• 2. State of the BLUES The official publication of the Connecticut Blues Society An Interview with Annie Raines by Lauren Davis Shea It allowed me to make a sound that I’d felt but I couldn’t produce. And the sound of a harmonica is similar to that LS: You’ve been described as, “The best female blues of a woman who sings in the alto range. harmonica player, ever.” And, “One of the best harp LS: What does your mother think, now ? players around, period.” Which do you like better? AR: She hopes I’ll be able to make a living at it someday. AR: I’d rather be described as a top player—really there Paul (Rishell) and I have been raising a daughter for the are no women I could compare myself to in terms of last ten years since her mother died and haven’t been able wanting to grow as a harmonica player. to get ahead financially. LS: W “James Cotton, Jr.?” LS: Didn’t your partnership with Paul begin in ’92 at his AR: Oh, I love that! It’s one of the coolest things. I had wife’s suggestion? the pleasure of playing with him on several occasions. AR: Paul’s wife, Leslie, was his manager as well. She LS: Your blues influences included Muddy Waters, was adamant that we play together and she did everything Howlin’ Wolf, and Big Walter Horton. Where did you she could to help the partnership grow, from booking get the ambition to make it not only in a man’s world but gigs and making travel arrangements to haranguing club playing a man’s instrument? owners to pay us what we were owed. She was diagnosed with breast cancer in ’94 and died in ’96. Their daughter was nine. LS: How horrible. AR: We had to keep the most important things first, the family and the music, and the career would fall where it will. She’s 18 now, and has turned out so well. LS: You recorded on Paul’s Swear to Tell the Truth CD in ’93. You’d been playing harmonica at that point since you were 17, for eight years. Have you found your musical soulmate? AR: He’s my only living musical soulmate—there are several soulmates who died before I was born; Sonny Boy Williamson, Little Walter. They’re my inspiration—I feel very close to them. “Soulmate” is a Pollyanna concept; however I can say Paul and I share so many unspoken values that come out through our music. We listen and respond to each other. LS: What made you decide not to stick to singing, a far more traditional field for women musicians? Photo by Alan Orling AR: I felt very insecure about singing; didn’t consider Paul Rishell and Annie Raines have played together for 13 that an option. I never sang publicly until ’95, when I years and have been described as “the best blues duo in the sang a song I wrote called Got to Fly. world.” LS: How did your initial experiences playing with Blues AR: My mother was part of the feminist movement of by Butch influence you? the late ’60s. She decided to become an artist when I was AR: Butch McClendon was an intense person and great born, to inspire me to do what I wanted to do by setting teacher. I had a great rapport with him from the time I an example. She gave me an alternate set of life tools joined his band in 1988. He died in 1992 at the age of 39, to work with, teaching me not to worry about fitting in and I started freelancing. I realized how rare it is to find with the mainstream. The harmonica gave me a voice. such a connection with another musician. When I started Continued on Page 8 2 State of the Blues — Summer 2006 BSaugust2006.indd 2 8/11/06 4:23:41 PM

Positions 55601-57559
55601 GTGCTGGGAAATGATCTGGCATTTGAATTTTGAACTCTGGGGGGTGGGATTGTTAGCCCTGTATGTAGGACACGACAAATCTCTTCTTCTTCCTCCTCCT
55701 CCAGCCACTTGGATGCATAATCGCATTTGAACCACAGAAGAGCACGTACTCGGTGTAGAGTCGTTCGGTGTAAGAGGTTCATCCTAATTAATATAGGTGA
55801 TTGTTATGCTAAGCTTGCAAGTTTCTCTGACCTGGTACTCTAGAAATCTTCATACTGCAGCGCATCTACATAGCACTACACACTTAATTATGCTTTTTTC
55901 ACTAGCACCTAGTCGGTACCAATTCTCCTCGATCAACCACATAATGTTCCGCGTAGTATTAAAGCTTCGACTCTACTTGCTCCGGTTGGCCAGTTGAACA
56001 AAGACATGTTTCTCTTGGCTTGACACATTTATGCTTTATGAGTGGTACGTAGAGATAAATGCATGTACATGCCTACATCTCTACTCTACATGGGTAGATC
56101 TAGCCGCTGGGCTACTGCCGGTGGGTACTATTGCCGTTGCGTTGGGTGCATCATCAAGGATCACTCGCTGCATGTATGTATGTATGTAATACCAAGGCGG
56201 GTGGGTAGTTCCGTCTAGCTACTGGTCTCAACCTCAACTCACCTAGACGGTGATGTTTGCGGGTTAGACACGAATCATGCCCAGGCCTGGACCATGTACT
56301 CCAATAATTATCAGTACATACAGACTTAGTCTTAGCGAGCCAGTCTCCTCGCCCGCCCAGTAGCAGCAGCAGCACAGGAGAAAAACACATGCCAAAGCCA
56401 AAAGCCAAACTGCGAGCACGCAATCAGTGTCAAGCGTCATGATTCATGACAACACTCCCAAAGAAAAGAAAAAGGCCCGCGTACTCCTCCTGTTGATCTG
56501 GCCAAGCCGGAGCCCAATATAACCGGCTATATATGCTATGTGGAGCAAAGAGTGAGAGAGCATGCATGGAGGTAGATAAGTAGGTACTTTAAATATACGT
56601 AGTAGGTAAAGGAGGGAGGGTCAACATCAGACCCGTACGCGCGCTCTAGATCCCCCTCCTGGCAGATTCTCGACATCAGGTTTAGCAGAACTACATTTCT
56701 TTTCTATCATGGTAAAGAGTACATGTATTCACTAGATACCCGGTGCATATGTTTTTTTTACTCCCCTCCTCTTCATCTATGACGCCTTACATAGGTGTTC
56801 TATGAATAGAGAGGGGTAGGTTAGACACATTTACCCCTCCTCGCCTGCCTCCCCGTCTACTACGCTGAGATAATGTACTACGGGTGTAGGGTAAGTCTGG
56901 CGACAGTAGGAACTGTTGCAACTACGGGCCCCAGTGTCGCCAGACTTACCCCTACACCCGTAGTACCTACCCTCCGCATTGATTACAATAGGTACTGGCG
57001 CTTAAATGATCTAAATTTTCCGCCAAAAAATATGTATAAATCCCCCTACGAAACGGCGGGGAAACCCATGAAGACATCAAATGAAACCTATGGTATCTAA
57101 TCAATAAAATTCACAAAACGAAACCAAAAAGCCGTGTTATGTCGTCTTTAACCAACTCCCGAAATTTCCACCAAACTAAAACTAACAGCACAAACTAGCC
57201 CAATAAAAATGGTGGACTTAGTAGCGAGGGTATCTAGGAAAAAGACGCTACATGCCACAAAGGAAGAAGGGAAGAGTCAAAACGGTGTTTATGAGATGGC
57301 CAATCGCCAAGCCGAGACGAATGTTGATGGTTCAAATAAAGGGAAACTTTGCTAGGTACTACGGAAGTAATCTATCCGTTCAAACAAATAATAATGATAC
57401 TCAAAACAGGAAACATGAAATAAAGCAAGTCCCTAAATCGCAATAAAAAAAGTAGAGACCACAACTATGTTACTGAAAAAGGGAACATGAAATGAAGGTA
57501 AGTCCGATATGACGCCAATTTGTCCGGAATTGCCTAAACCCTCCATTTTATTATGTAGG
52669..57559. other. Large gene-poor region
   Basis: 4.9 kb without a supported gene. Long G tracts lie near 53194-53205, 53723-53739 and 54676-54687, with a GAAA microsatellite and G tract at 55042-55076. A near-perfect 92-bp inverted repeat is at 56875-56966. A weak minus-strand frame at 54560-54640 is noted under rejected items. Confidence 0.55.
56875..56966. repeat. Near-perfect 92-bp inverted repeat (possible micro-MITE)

• 3. State of the BLUES 2006 Blues Challenge Preliminaries The 2006 Challenge Judges: 2005 Challenge Winner Jr. Krauss & Shakes band members Shawn Leonard, Bob Bequillard, Ben Boylan, Doug “Jr.” Krauss, and Andy McDonald; Blues Music Writers & Artists Mary Lou Sullivan, Lauren Shea, and Fran Drew; “Super Fans” Sue Meeker and Ed Stack; Blues DJs Ben Shaiken, Doug MacNeil, and “Ramblin’ Bert Rand (WHUS), “River City Slim” Peter Rost (WWUH); Blues musicians “XY Eli” Williams and Tony Lupia; and CD Producer Glenn Holley. The Participating Bands: Walter Lewis Blues Band, Don’t Tell Muddy, The Bluesmeisters, Ironwood, Fade to Blue, Blues Deluxe, Bryan James Gatten Band, Ms. Marci & The Lovesick Other: Hounds, Eran Troy Danner & Hot Dallas, Cobalt CTBS Director Ed Stack assisted in balloting and Rhythm Kings, Bluzberry Pi, The Mike Crandall in staffing the CTBS table; CTBS President Dave Band, Steve Polezonis & Free Chicken & Beer, D. O’Neil staffed the CTBS table; CTBS Director Zeke Smith Blues Band, Wanted, Basically Blues Band, EZ Ster was the first in and last out, delivering, setting Street, Gene Donaldson & The Stingrays, The Johnny up, and breaking down the drum kit and bass; Terri Boots Band, Tinted Blue, Pete Scheips Band, Drew Jones handled timekeeping; Ray Meeker tabulated Blood Blues Band, Ryan Hartt & The Blue Hearts, ballots; and Kent Kirkland, CTBS Director, was The Pawnbrokers, Troy T. Blues Band, Bad Boys Blues photographer and Event Coordinator. Blue Moon Band, Blues on the Side, ED & The Bluepills, The Ale co-sponsored the preliminary process along with Known Unknowns, Mojomatics. Black-eyed Sally’s. $$ 1,000 DOLLARS $$ State of the Blues Summer • 2006 That’s what it costs the Connecticut Blues Society to produce, print and mail this summer edition of the newsletter. We mail an edition out Connecticut Blues Society Board of Directors every quarter, so that’s $4,000 every year that we spend to keep you DAVE O’NEIL–president informed about the Blues in and around Connecticut. It is your member- SARAH SANDERS–treasurer ship dues that we rely on to help defray this cost, as well as, the cost of DOM FORCELLA–past president our website, our event postcards, sending the Blues Challenge winners TOM SANDERS–past president VINNY CERVONI–director to Memphis and running the regular Blues events throughout the year. ED STACK–director None of the volunteers in this organization are paid for their efforts, but ZEKE STER–director we do need a steady stream of income to keep you informed about Blues DAVE JONES–webmaster in Connecticut and help promote this genre of music we love so much. KENT KIRKLAND–director Please take a moment after reading this newsletter to look at your mail- LAUREN DAVIS SHEA–editor ing address. It should contain the Expiration Date of your Blues Society KENT KIRKLAND, ART TIPALDI, ART SIMAS membership. If your membership has expired, please renew and help us MARK ZARETSKY, PETE DOYLE, TOM SANDERS–writers continue to promote the Blues. Thank you for your continued support! FRANCES DREW–newsletter design State of the Blues — Summer 2006 3 BSaugust2006.indd 3 8/11/06 4:23:42 PM